QE with respect to deficit spending avoids an explicit tax increase, but if the economy is running too hot, QE will increase the implicit tax of inflation. It's as if Congress passed a law imposing a variable income tax that only kicked in when the output gap (actual GDP minus potential GDP) was positive, i.e. when the economy was overheating. So, those who consider inflation a tax can take comfort in knowing that it is quite an elegant tax, one that only applies when it's needed, and only to the extent it is needed.
No comfort here.

"quite an elegant tax" I do not care about elegance. I care about taxation without representation. Revolutions come out of it.

"one that only applies when it's needed" who says when it is needed? And needed by whom?

As a child of the 60 and 70ies in Italy I have experienced first hand the devastating effect of inflation on the middle classes. The Red Brigades, terrorism, kidnappings, widespread misery and the internal splintering of the country came out of it and continued into the disastrous overreaction of the Berlusconi quasi-fascist debacle. It is all in front of us.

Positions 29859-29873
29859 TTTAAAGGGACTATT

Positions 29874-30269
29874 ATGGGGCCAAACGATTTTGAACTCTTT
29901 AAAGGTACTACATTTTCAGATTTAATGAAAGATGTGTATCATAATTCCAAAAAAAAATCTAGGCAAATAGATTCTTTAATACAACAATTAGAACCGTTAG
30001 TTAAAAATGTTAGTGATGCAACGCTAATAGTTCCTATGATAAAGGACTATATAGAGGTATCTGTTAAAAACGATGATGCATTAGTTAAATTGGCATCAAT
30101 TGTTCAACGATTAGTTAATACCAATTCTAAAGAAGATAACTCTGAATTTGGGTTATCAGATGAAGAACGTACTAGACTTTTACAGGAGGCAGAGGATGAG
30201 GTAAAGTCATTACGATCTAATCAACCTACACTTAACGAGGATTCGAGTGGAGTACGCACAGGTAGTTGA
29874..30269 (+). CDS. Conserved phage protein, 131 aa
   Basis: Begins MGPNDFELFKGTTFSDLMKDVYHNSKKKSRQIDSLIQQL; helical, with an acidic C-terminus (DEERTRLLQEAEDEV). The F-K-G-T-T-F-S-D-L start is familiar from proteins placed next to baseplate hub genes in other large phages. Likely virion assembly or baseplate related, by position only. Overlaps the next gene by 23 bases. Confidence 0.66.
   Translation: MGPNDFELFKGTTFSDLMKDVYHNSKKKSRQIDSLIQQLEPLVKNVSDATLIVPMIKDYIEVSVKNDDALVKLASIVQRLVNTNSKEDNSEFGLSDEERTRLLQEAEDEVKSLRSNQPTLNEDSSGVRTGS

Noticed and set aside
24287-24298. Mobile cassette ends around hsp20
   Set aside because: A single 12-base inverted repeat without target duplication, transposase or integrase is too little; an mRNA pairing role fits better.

I follow the reasoning of Mr. Kramer, but in reality the various QE programs have saved the bacon of the top 10% and pushed more of the middle in the "financial uncertainty" category. 330 million people of which most do not have adequate health insurance (or any at all); half of the kids in school can't pay for school lunches and need weekend food to survive; private and public debt (owed to whom?) which is strangling the younger generations.

If that is what an elegant tax is supposed to do, then it has been spectacularly successful.

All done by a few people in the Fed who are NOT elected by the citizens and are not responsible to ANYBODY. While our elected representatives are great at protecting the interests of the 10%.

I am very skeptical of systems without a built-in regulation mechanism. Nature does not work that way. A parasite ends up dying when all its victims succumb.

The wash/rinse/repeat cycle after 2008 is enfolding before our eyes. The virus has painfully and clearly exposed the weaknesses of our system.